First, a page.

Psst! NASA … The Safety Data is Already Public!

By Robert Mark on November 2nd, 2007

NASA’s administrator Michael Griffin said he made a mistake the other day and for many people that was enough. People do make mistakes and he said he was sorry.

Griffin was answering demands from the public and the press about his agency’s refusal to release safety data that might well affect the people who ride on the nation’s air transportations system. The reason for NASA’s refusal was just plain silly … they were afraid they might scare people and damage the system if people heard the truth.

Some nice public affairs person must have gotten to him though by telling him how incredibly stupid that statement made both him and the thousands of smart people at NASA look. This is a place after all, where people really are rocket scientists.

NASA now says it is going to come clean, but I still can’t figure out what the big deal is.

Everyone within the aviation industry knows NASA has been collecting safety data for decades … and it’s OK with us. We’ve been freely offering NASA aviation safety information through the Aviation Safety Reporting System because we thought we were going to help better the industry, not just to expand some huge government database that would never see the light of day. I’m thinking this must all be the same data everyone is talking about. And most of it is already public.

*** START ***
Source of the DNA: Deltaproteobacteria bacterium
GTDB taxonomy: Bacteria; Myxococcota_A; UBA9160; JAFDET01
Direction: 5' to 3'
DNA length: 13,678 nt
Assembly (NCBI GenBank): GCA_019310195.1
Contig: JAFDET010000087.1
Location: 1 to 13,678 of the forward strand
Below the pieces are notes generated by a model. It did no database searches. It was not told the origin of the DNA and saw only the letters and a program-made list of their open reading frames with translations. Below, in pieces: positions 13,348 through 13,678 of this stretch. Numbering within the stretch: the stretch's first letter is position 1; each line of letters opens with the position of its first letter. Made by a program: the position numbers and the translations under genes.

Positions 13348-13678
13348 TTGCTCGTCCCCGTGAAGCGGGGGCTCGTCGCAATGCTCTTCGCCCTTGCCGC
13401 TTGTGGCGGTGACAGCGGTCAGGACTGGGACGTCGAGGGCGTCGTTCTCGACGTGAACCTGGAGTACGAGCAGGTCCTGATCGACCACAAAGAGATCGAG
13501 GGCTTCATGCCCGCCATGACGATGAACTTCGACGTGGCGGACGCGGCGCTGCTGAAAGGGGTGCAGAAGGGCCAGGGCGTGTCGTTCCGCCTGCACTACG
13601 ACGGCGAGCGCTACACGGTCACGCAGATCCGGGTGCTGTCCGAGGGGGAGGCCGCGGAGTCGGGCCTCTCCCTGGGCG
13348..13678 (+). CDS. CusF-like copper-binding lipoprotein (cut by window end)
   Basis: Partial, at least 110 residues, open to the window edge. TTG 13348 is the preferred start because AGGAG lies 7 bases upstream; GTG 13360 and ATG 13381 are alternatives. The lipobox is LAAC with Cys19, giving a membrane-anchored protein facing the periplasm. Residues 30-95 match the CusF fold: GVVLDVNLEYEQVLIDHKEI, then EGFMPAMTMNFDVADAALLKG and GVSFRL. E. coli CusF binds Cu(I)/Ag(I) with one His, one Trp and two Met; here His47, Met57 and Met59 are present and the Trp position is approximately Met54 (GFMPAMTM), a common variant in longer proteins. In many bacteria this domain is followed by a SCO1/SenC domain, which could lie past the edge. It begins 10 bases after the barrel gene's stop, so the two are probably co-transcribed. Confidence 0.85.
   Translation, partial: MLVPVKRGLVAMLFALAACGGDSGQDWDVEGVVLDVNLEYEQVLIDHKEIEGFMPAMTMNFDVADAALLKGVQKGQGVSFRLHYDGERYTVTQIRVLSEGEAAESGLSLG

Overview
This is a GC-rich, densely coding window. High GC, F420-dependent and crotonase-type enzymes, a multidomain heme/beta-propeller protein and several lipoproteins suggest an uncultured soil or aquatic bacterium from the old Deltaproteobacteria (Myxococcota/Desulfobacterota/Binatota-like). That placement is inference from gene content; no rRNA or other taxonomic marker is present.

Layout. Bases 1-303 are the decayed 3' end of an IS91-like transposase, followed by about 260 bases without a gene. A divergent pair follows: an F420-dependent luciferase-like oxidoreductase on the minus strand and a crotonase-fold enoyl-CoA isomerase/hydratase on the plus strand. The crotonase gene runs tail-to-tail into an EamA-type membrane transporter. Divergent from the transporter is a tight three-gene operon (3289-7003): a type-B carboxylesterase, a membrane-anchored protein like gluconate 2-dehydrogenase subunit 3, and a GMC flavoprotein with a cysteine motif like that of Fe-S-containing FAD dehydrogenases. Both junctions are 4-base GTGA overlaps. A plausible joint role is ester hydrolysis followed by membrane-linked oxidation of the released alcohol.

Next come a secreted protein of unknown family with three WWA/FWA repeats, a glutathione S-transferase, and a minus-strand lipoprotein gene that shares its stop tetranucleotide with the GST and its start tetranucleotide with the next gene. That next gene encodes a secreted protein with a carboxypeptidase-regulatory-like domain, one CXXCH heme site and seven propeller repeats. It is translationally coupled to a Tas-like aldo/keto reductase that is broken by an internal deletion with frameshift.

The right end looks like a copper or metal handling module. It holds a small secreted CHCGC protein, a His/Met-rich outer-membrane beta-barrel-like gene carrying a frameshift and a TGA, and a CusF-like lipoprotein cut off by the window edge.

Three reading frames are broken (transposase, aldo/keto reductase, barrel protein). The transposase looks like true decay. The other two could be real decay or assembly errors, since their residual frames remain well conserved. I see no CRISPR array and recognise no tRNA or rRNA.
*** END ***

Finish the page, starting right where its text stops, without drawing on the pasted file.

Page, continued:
Each time an aviator experenced a problem in the system, two airplanes running too close together in the air or on the ground or anything else that even looked remotely like a safety issue, we’d fill out a form and send it off to NASA to be included in the database. NASA has been publishing the results for years too at their website.

There was one caveat to the reporting of safety items by pilots, flight attendants and air traffic controllers. Names are separated from the incidents reported. And yes, that’s called immunity.

When the system was built years ago, it was designed around the cocnept that people would be reluctant to share safety data if they thought it might cost them their job, hence the immunity from prosecution.

The only time immunity disappears is in the case of a crew doing something negligent, intentionally. To my knowledge that has never happened.

So now that the cat is out of the bag about the safety bag, the question is, “Hey NASA … What the heck was the bag for in the first place. You have great safety data. Put it to good use. We really need it.”

Or did I miss something here?


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2 Responses to “Psst! NASA … The Safety Data is Already Public!”

  1. Matty Says:

    You missed something…

    It’s my understanding that this NASA study consists of data that is NOT a part of ASRS.

  2. Robert Mark Says:

    I wish I could say I knew that was the case Matty. There seems to be as many people who believe this IS the ASRS data as those who believe it is not.

    I’m still waiting for an update from NASA myself.

    Their public affairs folks seem to be missing in action just when we need them most.

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